Sam Smith’s collaboration with Nigerian artist Burna Boy is exposing a massive double standard, say queer fans
Sam Smith is dropping a new single, “My Oasis”, with Nigerian superstar Burna Boy, which has prompted a mixed reaction from queer citizens of the west African nation.
The British singer released a teaser for the track, the first to be released since they postponed their third studio album, originally named To Die For, and announced it would be retitled.
“My Oasis” will be released Thursday evening (July 30) and is set to feature Burna Boy, who became the first Afrobeats singer to sell out Wembley Arena after the release of his acclaimed fourth album last year, and has previously collaborated with Beyoncé and Stormzy.
But the announcement prompted passionate debate among queer Nigerians, who had conflicting feelings about the team-up.
Uhm Sam I think I speak for the Nigerian queers when I say we don't know how to feel about this 😭 https://t.co/gvhzJgUzOP
— ᴛᴏᴍɪᴅᴇ ☥ (@heli0si) July 29, 2020
Sex between men is punishable by up to 14 years in prison in Nigeria, and homophobia is rife in society — causing it to be named the most dangerous place in the world for queer tourists.
Acceptance in society is gradually increasing. A 2019 study found that 27 per cent of Nigerians believe queer people should have equal rights – up from 17 per cent two years earlier.
More than half – 57 per cent – “strongly” supported the country’s sodomy law. While high, it showed a marked fall from 2017, when three-quarters of those surveyed supported the law.
Only 30 per cent said they would accept a gay family member, up from 13 per cent.
Reaction to Sam Smith Burna Boy collab shows double standard, says Twitter.
One Twitter user questioned why there was a “sudden” interest around Sam Smith’s music despite their sexuality, when Nigerian LGBT+ artists are so often ignored.
“Where is this energy when LGBTQ+ people in Nigeria are just minding their business?” they tweeted. “Why don’t you just ignore and face the art they’re creating?”
Nigerians are suddenly interested in Sam Smith’s music and not the sexuality.
But where is this energy when LGBTQ+ people in Nigeria are just minding their business? Why don’t you just ignore and face the art they’re creating?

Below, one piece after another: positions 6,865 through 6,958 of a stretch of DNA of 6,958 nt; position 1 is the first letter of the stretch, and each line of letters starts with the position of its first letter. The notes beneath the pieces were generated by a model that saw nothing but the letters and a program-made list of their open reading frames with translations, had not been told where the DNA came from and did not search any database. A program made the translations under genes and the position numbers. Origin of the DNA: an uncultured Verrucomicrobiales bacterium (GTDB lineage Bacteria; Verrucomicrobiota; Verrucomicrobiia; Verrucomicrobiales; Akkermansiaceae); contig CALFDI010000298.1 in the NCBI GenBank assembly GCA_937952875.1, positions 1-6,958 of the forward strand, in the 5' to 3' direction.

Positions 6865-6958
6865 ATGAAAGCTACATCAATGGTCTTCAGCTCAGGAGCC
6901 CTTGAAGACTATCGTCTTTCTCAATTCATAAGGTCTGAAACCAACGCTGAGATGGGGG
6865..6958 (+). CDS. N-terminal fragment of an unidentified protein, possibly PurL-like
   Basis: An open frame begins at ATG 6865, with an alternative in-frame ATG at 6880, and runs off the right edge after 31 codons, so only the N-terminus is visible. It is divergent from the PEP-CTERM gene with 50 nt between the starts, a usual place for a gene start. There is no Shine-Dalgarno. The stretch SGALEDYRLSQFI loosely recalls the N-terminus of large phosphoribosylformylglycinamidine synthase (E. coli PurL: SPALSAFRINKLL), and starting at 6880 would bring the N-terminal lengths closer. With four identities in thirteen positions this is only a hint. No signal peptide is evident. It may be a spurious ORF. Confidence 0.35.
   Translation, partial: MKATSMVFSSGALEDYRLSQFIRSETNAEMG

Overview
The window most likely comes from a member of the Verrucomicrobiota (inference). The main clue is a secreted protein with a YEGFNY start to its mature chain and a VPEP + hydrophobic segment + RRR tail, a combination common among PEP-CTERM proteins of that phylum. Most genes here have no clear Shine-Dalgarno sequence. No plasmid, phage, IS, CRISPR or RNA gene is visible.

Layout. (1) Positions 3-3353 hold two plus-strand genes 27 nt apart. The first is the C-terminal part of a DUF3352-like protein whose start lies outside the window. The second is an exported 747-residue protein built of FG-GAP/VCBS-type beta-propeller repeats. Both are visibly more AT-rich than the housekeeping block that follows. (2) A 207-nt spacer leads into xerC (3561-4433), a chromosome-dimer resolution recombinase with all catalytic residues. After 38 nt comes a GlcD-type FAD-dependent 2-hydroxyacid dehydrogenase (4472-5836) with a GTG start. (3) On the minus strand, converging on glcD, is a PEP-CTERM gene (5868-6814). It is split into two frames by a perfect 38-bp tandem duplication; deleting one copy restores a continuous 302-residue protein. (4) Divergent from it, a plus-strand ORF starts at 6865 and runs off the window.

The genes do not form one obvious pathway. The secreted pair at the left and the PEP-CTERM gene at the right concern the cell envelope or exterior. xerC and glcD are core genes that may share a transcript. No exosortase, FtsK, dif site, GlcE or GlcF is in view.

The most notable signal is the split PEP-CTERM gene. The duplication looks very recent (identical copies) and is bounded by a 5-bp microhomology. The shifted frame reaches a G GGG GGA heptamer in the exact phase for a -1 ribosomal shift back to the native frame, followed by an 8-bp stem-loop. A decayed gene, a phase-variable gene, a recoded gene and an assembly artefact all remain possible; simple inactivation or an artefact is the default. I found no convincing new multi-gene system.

You’all are jokes really.Double standards oshi
— Son of the Rainbow AKA LGBTQ+ CLASS CAPTAIN🏳️🌈 (@Blaise_21) July 29, 2020
One Twitter user called the “sudden interest” narrative “dead”, stating that Smith is already popular in Nigeria.
However others said that this only underlined the point, that it is queer Black Nigerians who fail to garner support from mainstream society, while white artists such as Smith and Elton John are supported regardless of their identities.
What he is trying to say is that Nigerians are willing to separate the sexuality from the artist as long as the artist happens to be *checks notes* yt or foreign but lose that same energy when it comes to local artists or their fellow queer citizens
— mum! look, another phagot in our living room (@gayforprada) July 30, 2020
This Burna collab w/ Sam Smith shows again that Nigerians will kill their own people for being gay but still celebrate and gladly support queer people from Western countries.
They love Elton John but will rather die than let a Nigerian in Nigeria have the same freedom Elton has.
— Alphabet Mafia, G Division☭ (@Kayode_ani) July 30, 2020
Point still stands though. Why is Sam Smith loved but the the Nigerian gay man is treated so horribly?
— em (@_emvy) July 30, 2020
Some pointed to Bobrisky – a rare trans celebrity in Nigeria – as an example of queer folk who receive hatred simply for existing.
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Bobrisky was arrested in 2017 when she came out as gay, and has suffered intense transphobia since coming out again as trans.